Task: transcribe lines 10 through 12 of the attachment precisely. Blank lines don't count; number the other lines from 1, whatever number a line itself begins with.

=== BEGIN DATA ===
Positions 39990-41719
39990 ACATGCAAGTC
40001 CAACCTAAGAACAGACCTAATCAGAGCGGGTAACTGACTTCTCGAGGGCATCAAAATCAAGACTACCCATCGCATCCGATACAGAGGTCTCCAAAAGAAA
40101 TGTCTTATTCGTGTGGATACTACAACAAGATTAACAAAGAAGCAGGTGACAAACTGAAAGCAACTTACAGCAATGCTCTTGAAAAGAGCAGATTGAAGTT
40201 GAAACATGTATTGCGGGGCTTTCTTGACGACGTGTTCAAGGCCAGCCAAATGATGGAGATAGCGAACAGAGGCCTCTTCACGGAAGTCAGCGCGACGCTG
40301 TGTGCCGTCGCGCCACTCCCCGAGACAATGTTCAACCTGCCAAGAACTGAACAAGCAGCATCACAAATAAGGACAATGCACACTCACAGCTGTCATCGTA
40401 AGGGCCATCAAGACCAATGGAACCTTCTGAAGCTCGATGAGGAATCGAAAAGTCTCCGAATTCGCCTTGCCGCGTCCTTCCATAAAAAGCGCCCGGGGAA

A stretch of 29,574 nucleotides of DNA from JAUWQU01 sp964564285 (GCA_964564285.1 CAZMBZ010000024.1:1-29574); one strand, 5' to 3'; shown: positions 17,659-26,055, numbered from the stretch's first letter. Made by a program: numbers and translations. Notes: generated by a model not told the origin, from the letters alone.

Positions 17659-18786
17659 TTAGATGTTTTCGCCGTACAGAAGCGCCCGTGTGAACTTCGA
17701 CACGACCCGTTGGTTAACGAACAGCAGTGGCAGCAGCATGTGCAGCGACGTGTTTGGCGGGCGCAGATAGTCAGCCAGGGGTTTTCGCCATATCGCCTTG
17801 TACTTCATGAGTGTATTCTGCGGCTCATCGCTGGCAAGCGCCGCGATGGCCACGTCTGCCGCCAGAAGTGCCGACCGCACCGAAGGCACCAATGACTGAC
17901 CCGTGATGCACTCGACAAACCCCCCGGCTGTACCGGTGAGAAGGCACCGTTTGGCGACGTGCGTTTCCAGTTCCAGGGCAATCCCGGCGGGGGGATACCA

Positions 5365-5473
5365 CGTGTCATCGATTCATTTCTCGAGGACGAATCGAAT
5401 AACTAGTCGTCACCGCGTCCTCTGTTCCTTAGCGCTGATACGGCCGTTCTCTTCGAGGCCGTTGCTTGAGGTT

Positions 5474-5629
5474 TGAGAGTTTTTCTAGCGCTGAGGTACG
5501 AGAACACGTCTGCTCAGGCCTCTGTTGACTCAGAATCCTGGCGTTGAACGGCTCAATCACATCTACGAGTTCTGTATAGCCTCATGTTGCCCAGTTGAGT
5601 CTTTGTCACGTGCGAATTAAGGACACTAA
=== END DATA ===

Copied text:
17659 TTAGATGTTTTCGCCGTACAGAAGCGCCCGTGTGAACTTCGA
17701 CACGACCCGTTGGTTAACGAACAGCAGTGGCAGCAGCATGTGCAGCGACGTGTTTGGCGGGCGCAGATAGTCAGCCAGGGGTTTTCGCCATATCGCCTTG
17801 TACTTCATGAGTGTATTCTGCGGCTCATCGCTGGCAAGCGCCGCGATGGCCACGTCTGCCGCCAGAAGTGCCGACCGCACCGAAGGCACCAATGACTGAC